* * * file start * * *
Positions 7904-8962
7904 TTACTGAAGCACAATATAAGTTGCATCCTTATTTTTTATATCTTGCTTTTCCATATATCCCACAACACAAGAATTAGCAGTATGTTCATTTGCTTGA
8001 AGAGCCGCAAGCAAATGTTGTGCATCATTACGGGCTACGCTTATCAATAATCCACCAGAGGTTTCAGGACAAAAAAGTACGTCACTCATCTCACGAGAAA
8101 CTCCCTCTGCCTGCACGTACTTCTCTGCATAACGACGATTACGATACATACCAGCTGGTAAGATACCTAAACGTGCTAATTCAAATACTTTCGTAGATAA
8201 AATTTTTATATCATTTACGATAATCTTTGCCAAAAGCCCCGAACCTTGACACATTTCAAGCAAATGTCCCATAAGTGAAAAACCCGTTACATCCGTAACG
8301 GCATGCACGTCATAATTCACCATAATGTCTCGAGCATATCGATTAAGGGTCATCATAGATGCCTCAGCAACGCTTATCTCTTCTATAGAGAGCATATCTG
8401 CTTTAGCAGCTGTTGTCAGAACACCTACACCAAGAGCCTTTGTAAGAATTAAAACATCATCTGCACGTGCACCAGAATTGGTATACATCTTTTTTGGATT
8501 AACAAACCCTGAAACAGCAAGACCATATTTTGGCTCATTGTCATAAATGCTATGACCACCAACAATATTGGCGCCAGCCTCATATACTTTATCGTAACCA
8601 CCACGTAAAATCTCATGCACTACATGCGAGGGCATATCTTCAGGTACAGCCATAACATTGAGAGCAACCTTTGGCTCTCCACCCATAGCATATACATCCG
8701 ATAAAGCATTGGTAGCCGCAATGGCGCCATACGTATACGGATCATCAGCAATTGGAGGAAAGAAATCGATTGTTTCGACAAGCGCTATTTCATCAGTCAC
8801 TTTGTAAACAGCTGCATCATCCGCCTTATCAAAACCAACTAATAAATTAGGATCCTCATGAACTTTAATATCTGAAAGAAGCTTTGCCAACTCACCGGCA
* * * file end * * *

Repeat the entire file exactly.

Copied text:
Positions 7904-8962
7904 TTACTGAAGCACAATATAAGTTGCATCCTTATTTTTTATATCTTGCTTTTCCATATATCCCACAACACAAGAATTAGCAGTATGTTCATTTGCTTGA
8001 AGAGCCGCAAGCAAATGTTGTGCATCATTACGGGCTACGCTTATCAATAATCCACCAGAGGTTTCAGGACAAAAAAGTACGTCACTCATCTCACGAGAAA
8101 CTCCCTCTGCCTGCACGTACTTCTCTGCATAACGACGATTACGATACATACCAGCTGGTAAGATACCTAAACGTGCTAATTCAAATACTTTCGTAGATAA
8201 AATTTTTATATCATTTACGATAATCTTTGCCAAAAGCCCCGAACCTTGACACATTTCAAGCAAATGTCCCATAAGTGAAAAACCCGTTACATCCGTAACG
8301 GCATGCACGTCATAATTCACCATAATGTCTCGAGCATATCGATTAAGGGTCATCATAGATGCCTCAGCAACGCTTATCTCTTCTATAGAGAGCATATCTG
8401 CTTTAGCAGCTGTTGTCAGAACACCTACACCAAGAGCCTTTGTAAGAATTAAAACATCATCTGCACGTGCACCAGAATTGGTATACATCTTTTTTGGATT
8501 AACAAACCCTGAAACAGCAAGACCATATTTTGGCTCATTGTCATAAATGCTATGACCACCAACAATATTGGCGCCAGCCTCATATACTTTATCGTAACCA
8601 CCACGTAAAATCTCATGCACTACATGCGAGGGCATATCTTCAGGTACAGCCATAACATTGAGAGCAACCTTTGGCTCTCCACCCATAGCATATACATCCG
8701 ATAAAGCATTGGTAGCCGCAATGGCGCCATACGTATACGGATCATCAGCAATTGGAGGAAAGAAATCGATTGTTTCGACAAGCGCTATTTCATCAGTCAC
8801 TTTGTAAACAGCTGCATCATCCGCCTTATCAAAACCAACTAATAAATTAGGATCCTCATGAACTTTAATATCTGAAAGAAGCTTTGCCAACTCACCGGCA